The government is consulting on their proposal for ‘social housing’ rents from 2020. They are proposing at least five years of above inflation increases; CPI + 1%. Below is Swindon Tenants Campaign Group’s submission to the consultation which opposes above inflation increases. The deadline for comments is November 8th. You can email your comments to

You can read our submission below or download a PDF herestcgsubmissionrent2020

STCG submission on Rents for social housing 2020-21

The proposal to introduce above inflation rent increases of CPI+1% for five years, from 2020, is said to be a means of

  • establishing “a stable financial environment to support the delivery of new homes”, and

  • ensuring that providers have sufficient income with which to manage and maintain their properties.”

This is somewhat disingenuous given that the coalition and Conservative government have previously introduced policies which have destabilised the finances of council and housing associations. When the new council housing financing system was introduced in 2012 we were told that it would provide enough resources to maintain homes over the long term. However, no sooner had the system started than the government undermined the financial plans of councils by increasing the discount for Right to Buy (RTB). The amount of ‘debt’ each council was given was, in part, based on an estimate of RTB sales over the course of the 30 year business plans. The ‘enhanced RTB’ increased sales more than fourfold, so that councils are losing far more rent income than was included in their business plans.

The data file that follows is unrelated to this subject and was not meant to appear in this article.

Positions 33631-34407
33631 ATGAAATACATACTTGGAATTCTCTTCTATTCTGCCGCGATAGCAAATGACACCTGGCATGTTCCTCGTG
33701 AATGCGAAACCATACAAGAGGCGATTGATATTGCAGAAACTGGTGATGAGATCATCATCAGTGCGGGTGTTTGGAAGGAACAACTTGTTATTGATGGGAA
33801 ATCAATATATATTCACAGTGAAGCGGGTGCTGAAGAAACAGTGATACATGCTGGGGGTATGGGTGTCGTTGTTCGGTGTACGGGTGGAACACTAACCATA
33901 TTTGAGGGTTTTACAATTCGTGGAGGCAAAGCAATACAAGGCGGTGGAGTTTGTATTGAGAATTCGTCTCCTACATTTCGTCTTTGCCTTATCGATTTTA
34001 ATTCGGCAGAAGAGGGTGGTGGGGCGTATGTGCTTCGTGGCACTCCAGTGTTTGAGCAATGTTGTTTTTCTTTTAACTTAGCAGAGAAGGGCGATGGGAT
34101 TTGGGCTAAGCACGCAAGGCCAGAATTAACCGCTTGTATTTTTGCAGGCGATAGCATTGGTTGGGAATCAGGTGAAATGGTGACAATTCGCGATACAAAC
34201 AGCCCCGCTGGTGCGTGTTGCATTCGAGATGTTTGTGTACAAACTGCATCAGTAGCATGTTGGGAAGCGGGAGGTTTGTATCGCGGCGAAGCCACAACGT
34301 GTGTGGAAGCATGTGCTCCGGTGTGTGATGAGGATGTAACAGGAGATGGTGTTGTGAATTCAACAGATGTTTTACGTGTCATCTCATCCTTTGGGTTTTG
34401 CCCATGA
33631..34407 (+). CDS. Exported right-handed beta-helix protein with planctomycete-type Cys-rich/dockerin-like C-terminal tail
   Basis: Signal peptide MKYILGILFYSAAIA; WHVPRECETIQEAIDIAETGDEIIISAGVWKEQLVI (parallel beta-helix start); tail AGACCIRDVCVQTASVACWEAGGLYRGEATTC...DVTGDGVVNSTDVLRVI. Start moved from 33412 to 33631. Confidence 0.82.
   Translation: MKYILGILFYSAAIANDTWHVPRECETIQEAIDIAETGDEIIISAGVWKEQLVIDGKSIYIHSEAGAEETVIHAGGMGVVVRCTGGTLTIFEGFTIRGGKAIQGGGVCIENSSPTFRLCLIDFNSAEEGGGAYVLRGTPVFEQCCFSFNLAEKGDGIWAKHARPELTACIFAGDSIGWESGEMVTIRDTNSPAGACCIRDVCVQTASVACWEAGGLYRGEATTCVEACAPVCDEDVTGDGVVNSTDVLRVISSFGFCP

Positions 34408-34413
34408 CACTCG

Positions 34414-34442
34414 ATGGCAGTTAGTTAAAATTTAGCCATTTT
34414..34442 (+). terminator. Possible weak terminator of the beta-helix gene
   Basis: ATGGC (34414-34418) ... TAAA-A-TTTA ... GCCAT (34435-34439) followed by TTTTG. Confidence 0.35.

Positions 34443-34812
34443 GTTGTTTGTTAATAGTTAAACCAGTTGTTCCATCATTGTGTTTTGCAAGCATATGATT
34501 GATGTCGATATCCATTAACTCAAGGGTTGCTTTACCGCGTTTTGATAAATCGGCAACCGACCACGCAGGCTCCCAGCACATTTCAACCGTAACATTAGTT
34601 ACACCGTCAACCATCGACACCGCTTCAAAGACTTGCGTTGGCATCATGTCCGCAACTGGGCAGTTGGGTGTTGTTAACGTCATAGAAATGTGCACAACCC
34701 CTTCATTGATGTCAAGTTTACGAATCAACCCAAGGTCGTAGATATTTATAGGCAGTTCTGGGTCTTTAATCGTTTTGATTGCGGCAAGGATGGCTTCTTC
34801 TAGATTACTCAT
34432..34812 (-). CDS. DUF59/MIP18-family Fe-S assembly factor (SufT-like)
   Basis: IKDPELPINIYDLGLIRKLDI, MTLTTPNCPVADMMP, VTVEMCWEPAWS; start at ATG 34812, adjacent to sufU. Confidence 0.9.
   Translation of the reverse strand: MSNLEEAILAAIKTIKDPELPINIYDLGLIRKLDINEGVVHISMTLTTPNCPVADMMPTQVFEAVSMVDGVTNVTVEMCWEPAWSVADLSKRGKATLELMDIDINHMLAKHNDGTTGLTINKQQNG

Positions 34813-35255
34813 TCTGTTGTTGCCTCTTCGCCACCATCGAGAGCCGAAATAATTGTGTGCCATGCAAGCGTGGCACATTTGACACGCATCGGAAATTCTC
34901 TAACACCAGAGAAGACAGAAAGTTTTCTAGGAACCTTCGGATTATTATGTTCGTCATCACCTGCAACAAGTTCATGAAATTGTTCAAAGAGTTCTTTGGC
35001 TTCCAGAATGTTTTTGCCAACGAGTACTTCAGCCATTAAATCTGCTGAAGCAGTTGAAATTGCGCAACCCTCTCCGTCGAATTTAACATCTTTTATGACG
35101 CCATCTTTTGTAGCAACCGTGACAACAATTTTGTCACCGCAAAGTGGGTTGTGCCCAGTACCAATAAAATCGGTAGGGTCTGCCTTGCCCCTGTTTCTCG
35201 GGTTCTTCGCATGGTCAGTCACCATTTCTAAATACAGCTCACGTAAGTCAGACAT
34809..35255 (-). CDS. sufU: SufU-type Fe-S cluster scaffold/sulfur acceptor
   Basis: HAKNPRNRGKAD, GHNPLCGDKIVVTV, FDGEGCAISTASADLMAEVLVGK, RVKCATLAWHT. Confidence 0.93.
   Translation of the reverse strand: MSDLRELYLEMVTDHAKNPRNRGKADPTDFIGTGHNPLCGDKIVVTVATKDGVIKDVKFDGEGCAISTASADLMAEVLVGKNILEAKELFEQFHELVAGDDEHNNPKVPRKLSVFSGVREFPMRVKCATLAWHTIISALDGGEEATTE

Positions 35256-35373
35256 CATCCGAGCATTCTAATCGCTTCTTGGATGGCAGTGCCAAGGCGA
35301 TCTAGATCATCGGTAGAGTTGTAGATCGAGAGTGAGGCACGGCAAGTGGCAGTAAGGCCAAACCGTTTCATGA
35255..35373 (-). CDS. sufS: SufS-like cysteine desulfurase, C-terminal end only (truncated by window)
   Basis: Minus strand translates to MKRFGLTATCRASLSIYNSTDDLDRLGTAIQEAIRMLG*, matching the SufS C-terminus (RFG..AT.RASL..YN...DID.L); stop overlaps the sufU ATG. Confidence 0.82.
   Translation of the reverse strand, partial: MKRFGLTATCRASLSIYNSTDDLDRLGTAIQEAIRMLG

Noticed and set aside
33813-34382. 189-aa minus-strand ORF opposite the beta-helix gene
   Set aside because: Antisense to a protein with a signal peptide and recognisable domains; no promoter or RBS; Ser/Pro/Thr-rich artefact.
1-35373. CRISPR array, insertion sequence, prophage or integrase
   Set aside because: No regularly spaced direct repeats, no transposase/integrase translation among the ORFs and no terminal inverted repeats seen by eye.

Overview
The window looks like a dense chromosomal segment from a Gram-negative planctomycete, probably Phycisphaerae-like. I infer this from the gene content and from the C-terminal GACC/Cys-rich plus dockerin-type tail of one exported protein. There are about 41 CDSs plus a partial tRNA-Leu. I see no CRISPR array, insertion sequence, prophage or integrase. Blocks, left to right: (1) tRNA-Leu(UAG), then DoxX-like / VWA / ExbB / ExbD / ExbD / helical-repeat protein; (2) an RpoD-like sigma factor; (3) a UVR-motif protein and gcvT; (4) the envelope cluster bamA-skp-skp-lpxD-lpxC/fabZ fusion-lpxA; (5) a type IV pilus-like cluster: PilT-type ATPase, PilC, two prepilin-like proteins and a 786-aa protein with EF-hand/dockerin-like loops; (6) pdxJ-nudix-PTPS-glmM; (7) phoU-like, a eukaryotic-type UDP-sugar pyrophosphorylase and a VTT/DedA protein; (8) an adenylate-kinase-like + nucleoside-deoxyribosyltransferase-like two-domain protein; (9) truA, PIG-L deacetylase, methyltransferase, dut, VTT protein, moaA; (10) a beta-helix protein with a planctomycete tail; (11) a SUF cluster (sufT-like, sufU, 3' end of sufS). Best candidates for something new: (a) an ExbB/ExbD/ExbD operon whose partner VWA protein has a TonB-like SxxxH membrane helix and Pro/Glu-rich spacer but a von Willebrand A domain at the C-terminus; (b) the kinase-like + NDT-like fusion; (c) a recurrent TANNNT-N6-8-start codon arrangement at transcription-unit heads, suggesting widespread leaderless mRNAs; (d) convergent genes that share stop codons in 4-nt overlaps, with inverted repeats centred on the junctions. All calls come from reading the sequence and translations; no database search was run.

Next, after abandoning their original proposal to introduce rent increases based on CPI+1% they introduced the four year rent cut. As the current consultation document admits, rents are 12% lower than they would have been if the rent cut had not been introduced.

The scale of the loss of income over the 30 years, resulting from these policies, is huge. Individual councils will take in hundreds of millions of pounds of rent less than they planned for in 2012. In the case of Swindon it is estimated that it will collect £360 million less rent than planned for. The CPI+1% will have no impact on this loss since a return to CPI+1% was built into the plans, in line with many other councils.

Whilst the four year rent cut obviously benefited tenants, the loss of income to Housing Revenue Accounts has led to a scaling back of work on their homes. Although existing tenants will have had a 1% rent cut for 4 years, the flexibility that councils have to raise rents by 5% above the rent formula (or 10% in the case of supported housing) means that new tenants are paying higher rents.

Despite the four year rent cut there has been a massive increase in rents as a result of the ‘rent equalisation’ policy implemented by New Labour and subsequent governments. From 2010 to 2017 council rents in England increased by 32%, way above the level of inflation and wage increases.